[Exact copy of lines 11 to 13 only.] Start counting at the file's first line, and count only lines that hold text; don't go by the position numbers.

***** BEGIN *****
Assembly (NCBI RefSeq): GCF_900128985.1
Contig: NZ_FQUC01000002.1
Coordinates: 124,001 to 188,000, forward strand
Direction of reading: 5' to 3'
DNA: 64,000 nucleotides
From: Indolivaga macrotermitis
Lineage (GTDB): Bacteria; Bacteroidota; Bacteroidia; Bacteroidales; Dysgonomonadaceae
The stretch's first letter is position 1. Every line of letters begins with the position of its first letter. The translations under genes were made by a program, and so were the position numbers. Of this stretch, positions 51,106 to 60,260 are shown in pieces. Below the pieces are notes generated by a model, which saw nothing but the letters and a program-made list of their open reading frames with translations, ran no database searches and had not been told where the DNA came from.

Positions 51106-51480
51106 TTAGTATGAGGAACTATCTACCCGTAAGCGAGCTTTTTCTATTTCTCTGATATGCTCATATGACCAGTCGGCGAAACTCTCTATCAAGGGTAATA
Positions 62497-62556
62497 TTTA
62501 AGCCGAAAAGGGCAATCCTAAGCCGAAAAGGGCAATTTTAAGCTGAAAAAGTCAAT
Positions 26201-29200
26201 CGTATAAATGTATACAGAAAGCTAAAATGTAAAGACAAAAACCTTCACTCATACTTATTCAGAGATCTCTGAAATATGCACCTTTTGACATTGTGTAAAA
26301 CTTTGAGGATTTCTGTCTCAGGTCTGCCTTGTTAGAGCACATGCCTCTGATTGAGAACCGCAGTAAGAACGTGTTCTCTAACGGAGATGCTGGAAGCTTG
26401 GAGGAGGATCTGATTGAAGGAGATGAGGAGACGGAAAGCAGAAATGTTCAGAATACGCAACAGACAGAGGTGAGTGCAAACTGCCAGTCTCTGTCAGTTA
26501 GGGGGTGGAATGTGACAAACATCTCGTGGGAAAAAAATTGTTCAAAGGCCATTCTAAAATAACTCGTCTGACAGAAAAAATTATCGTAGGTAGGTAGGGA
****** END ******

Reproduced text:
Positions 62497-62556
62497 TTTA
62501 AGCCGAAAAGGGCAATCCTAAGCCGAAAAGGGCAATTTTAAGCTGAAAAAGTCAAT